FILM REVIEW: Steelers – the world’s first gay rugby club

WORTH A LOOK?: *****

RELEASED: Friday 16 April 2021

AVAILABLE: on Amazon Prime

RUNTIME: 80 minutes

There’s a universality about Australian journalist Eammon Ashton-Atkinson’s documentary film which he best expresses as being about finding happiness where you least expect it.

  • Read on for reasons including how sport can improve mental health and cross gender boundaries

We’re not big rugby fans which is not a problem here because although the action is structured around a 3-day tournament it is the stories of those involved which feature predominantly here.

In 1995 in a pub in London’s King’s Cross a group of friends discussed creating the world’s 1st gay rugby team. More than 100 teams refused to play them but the story of the Kings Cross Steelers over the following quarter of a century is 1 that reflects the more accepting time in which we now live.

Our story is set in Amsterdam where 60 clubs like the Steelers meet for The Bingham Cup, the world tournament of gay rugby.

Head coach Nic is a former player herself and is willing the team on in her last tournament in that role. She reflects on how her position can sometimes be overlooked because of her gender in even this more accepting environment.

Simon struggles with his mental health after a difficult coming out to a childhood friend but finds strength in rugby and is unequivocal in the vital role the club plays for him: ‘This club and this season probably saved my life.’

Drew is a stocky prop by day and a glamorous drag queen by night and his experience shows that even gay rugby players can question whether there are aspects of gay male life that are too feminine.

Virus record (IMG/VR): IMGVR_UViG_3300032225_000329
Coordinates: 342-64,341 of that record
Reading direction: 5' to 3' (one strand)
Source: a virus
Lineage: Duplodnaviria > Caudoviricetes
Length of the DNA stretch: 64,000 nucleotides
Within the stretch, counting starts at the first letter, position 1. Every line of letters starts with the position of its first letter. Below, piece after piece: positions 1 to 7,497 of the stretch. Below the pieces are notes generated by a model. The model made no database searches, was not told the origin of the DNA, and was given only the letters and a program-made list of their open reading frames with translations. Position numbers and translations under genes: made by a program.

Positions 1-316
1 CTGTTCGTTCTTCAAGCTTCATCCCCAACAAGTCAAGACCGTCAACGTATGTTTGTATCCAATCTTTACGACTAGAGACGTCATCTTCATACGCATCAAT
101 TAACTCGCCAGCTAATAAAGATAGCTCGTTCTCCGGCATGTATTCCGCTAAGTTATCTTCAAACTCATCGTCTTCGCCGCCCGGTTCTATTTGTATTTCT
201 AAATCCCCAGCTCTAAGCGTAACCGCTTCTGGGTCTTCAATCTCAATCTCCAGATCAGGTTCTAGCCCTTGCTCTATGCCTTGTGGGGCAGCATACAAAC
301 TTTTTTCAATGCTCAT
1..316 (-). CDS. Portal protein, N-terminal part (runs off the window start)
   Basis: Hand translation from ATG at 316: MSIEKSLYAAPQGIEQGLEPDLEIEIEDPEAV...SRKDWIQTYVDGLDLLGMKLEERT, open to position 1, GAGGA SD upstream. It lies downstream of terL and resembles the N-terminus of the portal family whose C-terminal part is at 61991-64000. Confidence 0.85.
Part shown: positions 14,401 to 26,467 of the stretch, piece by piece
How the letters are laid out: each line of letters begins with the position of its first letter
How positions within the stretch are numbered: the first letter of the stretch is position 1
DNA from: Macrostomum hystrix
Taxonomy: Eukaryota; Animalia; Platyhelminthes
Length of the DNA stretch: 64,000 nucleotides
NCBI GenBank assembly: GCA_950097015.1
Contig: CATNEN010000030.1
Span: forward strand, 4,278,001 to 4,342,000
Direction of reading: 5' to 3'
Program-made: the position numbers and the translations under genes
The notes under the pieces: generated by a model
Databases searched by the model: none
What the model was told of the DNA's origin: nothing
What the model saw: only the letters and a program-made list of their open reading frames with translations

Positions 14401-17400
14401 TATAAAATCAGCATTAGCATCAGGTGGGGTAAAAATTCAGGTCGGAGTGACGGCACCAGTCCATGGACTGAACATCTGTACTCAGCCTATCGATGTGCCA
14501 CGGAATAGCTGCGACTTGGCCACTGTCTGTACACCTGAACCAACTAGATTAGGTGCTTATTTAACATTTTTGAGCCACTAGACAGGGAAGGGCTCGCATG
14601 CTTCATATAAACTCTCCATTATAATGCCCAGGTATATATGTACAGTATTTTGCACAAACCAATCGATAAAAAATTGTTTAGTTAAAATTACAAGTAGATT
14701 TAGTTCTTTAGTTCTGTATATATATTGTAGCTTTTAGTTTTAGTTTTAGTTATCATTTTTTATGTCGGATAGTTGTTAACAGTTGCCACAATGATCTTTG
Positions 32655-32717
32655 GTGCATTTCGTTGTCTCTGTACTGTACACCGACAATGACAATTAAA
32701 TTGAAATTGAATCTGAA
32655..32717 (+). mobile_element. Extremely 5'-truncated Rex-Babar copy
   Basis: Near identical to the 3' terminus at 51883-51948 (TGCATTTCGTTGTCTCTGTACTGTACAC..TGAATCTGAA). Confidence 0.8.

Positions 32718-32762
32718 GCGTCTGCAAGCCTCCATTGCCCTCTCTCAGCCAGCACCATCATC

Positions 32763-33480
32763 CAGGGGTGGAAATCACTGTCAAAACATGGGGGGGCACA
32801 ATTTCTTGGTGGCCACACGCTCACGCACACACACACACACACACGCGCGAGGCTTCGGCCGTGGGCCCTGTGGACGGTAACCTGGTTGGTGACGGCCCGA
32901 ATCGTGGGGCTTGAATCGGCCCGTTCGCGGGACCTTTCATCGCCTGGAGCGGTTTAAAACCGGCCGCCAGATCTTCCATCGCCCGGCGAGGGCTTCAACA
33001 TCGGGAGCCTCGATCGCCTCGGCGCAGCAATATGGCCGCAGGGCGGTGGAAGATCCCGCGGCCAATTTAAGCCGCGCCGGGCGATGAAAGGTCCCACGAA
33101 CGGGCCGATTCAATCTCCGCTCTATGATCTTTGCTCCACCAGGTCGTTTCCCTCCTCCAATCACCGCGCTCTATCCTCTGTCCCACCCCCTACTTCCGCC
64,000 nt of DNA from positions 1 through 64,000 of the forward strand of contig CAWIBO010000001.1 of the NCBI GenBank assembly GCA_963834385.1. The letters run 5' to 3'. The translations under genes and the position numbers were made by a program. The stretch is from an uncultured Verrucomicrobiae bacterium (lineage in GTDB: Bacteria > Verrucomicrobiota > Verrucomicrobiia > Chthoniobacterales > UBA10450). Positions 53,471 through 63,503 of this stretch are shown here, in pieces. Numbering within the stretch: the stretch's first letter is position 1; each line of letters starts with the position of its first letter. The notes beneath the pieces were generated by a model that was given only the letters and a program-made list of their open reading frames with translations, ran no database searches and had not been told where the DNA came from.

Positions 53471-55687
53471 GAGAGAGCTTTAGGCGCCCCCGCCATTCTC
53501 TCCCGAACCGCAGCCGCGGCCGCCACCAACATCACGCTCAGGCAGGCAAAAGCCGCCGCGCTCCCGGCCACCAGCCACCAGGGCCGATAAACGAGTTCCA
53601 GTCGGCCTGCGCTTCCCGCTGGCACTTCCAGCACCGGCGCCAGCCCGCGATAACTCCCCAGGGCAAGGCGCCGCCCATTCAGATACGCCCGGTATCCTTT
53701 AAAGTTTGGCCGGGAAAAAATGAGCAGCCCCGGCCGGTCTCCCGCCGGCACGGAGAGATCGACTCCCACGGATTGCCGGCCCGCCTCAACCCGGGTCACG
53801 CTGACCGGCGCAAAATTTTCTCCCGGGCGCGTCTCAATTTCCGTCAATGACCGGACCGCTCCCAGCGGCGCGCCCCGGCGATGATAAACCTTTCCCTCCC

Weaved within this is Ashton-Atkinson’s own story of growing up gay, finding strength in difference and bonding in a sporting environment that was unexpected.

The framing device of finding happiness where you least expect it is neatly illustrated by the film only coming about because Ashton-Atkinson was injured in the run-up to the event which is why he was able to capture it on camera rather than being out on the pitch.

The trust placed in him by his teammates is best illustrated by the candid stories he manages to elicit from those we meet along the way.

We’ve praised film/play The Pass and play Oddshaped Balls for examining the gay experience through sport and Steelers is a welcome addition to the genre all the more heartwarming for being so authentic.

  • Picture courtesy The Steelers
  • Enjoyed this review? Follow its author on Twitter @NeilDurham, email neildurham3@gmail.com and check us out on Instagram and Facebook

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